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Iron Maiden: Flight 666 Review

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A documentary following Iron Maiden on the first leg of their Somewhere Back In Time tour across Asia, Australia, North and South America, on a schedule that would never have been possible if the band hadn’t purchased, customised and piloted their own pla

★★★★

A documentary following Iron Maiden on the first leg of their Somewhere Back In Time tour across Asia, Australia, North and South America, on a schedule that would never have been possible if the band hadn’t purchased, customised and piloted their own plane - Ed Force One Love ‘em or loathe ‘em, you’ve got to hand it to Iron Maiden. A bona fide musical phenomenon, they’ve sold tens of millions of records over a lifespan that most bands only dream of, with almost no commercial radio play. The secret of their success? They’ve always put on a bloody good show; you’d have to look long and hard to find a disappointed fan after a Maiden gig, and for those who could never make it to a performance, there’s always been an unusually extensive catalogue of concert DVDs. A precious few of these had documented the band’s early years, but none have ever really gone behind the scenes with them at the peak of their powers - until now.

When Maiden bought and customised their own Boeing 757, (Anti?)Christened Ed Force One and operating as Flight 666, someone had the bright idea of letting directors McFadyen & Dunn, who gave us the decent Metal: A Headbanger’s Journey a few years back, along for the ride. They seem a perfect match for the band; the filmmaking team’s unobtrusive style keeps the essentially shy group at ease, but in the end this does come at the expense of any real revelations (no pun intended). We get to see the effects of a punishing tour schedule –Australian shows suffer because nearly everyone still has the shits from playing in India a day or two before – but no Anvil or Metallica-like pearlers (or even the equivalent of the band’s own legendary audio-only blow up, Mission From ‘Arry) have made it to the final cut.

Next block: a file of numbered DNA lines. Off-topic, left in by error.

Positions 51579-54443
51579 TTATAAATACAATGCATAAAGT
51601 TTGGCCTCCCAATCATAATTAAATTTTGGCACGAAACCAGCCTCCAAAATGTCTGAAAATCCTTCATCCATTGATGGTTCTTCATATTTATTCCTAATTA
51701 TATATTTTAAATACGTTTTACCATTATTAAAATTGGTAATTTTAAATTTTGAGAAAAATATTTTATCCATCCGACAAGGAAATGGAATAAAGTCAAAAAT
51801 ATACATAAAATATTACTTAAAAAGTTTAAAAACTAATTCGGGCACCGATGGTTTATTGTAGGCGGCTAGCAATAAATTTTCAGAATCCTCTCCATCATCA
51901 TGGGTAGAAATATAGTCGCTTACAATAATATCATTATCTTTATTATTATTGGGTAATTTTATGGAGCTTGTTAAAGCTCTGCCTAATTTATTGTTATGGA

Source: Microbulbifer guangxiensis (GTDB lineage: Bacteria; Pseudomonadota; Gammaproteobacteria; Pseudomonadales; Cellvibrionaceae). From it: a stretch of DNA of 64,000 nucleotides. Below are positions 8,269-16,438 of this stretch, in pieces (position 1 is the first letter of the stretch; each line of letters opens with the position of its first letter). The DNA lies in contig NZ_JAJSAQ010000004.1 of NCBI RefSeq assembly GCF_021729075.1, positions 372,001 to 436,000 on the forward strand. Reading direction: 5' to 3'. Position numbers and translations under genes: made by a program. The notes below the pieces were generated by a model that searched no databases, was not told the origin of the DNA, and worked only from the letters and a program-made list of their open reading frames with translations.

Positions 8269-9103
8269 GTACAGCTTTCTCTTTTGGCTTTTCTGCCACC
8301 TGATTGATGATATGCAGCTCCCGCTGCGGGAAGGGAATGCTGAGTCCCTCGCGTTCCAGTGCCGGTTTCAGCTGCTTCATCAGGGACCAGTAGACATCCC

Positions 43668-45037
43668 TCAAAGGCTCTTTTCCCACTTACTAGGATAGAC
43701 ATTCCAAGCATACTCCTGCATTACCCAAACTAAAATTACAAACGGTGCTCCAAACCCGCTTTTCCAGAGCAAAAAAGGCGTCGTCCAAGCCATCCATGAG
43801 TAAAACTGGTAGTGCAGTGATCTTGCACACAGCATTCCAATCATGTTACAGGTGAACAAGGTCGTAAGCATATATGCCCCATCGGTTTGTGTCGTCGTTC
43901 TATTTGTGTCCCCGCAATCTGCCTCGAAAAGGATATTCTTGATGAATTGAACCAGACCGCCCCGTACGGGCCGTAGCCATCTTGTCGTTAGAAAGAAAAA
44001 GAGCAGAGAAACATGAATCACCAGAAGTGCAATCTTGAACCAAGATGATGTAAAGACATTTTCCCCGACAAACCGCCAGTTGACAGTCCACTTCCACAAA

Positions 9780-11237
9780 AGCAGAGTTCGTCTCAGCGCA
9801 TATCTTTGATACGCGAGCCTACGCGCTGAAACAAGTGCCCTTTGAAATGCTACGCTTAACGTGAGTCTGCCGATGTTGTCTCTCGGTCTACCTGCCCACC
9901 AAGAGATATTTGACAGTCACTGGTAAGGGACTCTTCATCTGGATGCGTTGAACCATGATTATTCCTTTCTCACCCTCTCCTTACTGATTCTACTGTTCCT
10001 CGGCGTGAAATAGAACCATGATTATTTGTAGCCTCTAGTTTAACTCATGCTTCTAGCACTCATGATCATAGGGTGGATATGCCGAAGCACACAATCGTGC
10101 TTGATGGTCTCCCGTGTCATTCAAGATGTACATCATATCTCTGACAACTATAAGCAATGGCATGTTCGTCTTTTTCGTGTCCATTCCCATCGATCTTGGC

Of course, this could just be because at the heart of it, Iron Maiden don’t actually live the party lifestyle – away from the stage/hotel/plane, they’re playing golf or tennis, or visiting pyramids, or working; if they’re in the pub, it’s for a quiet pint, not a bottle of Jack Daniels. Consequently, this is a rock doc whose running time is still dominated by the songs, the live performance, and the band’s relationship with the audience – and that’s no bad thing.

Out front, the directors have caught some fantastic coverage, and the hi-def digital photography makes this look as good as any of Maiden’s many previous concert films. In cinemas for just one day – April 21st - see it on the biggest screen you can find, and see it LOUD.

You might wish for a bit more scratching beneath the surface behind the scenes, but as a document of a gruelling tour schedule its fine, and the concert footage is diamond.

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